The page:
robin at robinw.org.uk
Wed Apr 12 05:46:17 UTC 2017
I cannot see the problem here. Write out a course of PB on any even
number of bells and the treble's backstroke lead are the rows we seek.
Any other method on the same number of bells has Plain Bob leads if its
first treble backstroke lead is one of these from PB.
Don seems to be grasping at straws here. Most ringers *do not know* and
probably *care even less* that Cambridge, for example, is Group b. In
every area of life, there are conventions. It is a convention that PB &
Grandsire are the exceptions which prove the rules, as it were. Yes,
this is for historical reasons and they got it wrong, but the only crime
they are guilty of is not seeing the future. When they thought about
ringing Single Oxford on 7, they had to add a hunt bell to avoid having
12 blows at the back which, in spite of the recent change in Decisions,
most would probably not choose to ring. I thought Americans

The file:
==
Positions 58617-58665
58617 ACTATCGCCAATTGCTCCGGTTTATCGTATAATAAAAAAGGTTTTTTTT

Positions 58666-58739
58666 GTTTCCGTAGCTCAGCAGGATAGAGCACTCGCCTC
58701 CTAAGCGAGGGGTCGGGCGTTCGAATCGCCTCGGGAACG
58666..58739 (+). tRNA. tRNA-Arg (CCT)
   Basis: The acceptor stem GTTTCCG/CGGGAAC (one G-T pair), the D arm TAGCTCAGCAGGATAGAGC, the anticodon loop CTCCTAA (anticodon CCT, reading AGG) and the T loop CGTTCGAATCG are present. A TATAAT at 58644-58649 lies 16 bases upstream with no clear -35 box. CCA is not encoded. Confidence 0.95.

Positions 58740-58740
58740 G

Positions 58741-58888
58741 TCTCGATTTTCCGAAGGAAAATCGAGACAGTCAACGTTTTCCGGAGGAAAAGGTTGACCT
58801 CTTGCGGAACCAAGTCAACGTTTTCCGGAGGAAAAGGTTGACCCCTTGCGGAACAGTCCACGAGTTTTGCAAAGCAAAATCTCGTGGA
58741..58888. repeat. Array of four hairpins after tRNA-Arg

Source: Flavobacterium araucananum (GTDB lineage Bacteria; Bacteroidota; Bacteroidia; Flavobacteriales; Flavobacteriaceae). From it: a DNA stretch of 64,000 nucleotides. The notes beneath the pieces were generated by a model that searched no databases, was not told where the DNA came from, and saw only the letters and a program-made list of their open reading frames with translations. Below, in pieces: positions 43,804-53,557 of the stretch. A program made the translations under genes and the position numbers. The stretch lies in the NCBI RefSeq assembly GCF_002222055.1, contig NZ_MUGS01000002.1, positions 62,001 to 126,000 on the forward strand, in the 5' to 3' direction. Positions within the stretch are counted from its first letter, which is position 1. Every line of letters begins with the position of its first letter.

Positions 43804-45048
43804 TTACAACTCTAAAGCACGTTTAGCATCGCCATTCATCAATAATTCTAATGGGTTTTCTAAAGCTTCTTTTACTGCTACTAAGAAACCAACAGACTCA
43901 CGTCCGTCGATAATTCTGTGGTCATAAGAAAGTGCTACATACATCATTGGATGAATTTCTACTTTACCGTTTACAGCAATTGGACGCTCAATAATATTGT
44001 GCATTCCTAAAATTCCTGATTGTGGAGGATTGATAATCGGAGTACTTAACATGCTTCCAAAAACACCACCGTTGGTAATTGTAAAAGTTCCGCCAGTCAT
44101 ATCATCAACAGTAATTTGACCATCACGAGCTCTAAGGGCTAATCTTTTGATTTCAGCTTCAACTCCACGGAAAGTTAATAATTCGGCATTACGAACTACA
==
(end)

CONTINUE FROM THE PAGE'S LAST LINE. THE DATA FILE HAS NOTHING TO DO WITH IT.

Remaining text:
wereenamouredof English history anyway. After all, their national anthem
is an old English drinking tune written down by someone who is buried in
Gloucester Cathedral! Like so much of this, if we were doing it now, we
wouldn’t start from here – but that’s life.
More seriously, on rules. I have read that place notation was ‘invented’
by GabrielLindoff(fl. c1900). The Cambridge rule has been stated as
dodge-3, miss-2, dodge-3 on 10 bells, but you have to remember that
there are places in there and you still have to learn the first, middle
and last leads. However, the first peal of CS10 was in 1822 – long
before place notation. How was the method generated? I doubt whether it
was from this rule because documents we can read from the time always
want to use 12 words where one would do. It seems to me that a simple
rule would have been alien to them.
b.t.w., as far as I can see, AB’s 4-rules are correct – but we were
talking about a *simple* way of ringing the method – like the one for
Yorkshire. You saw the incredibly non-easy rule PRK gave for Albanian!
You don’t learn a rule which is more complicated than learning the line.
(It looked like a three-volume novel, rather than a simple rule.) Not
all methods have easy rules - or even rules at all - for ringing them.
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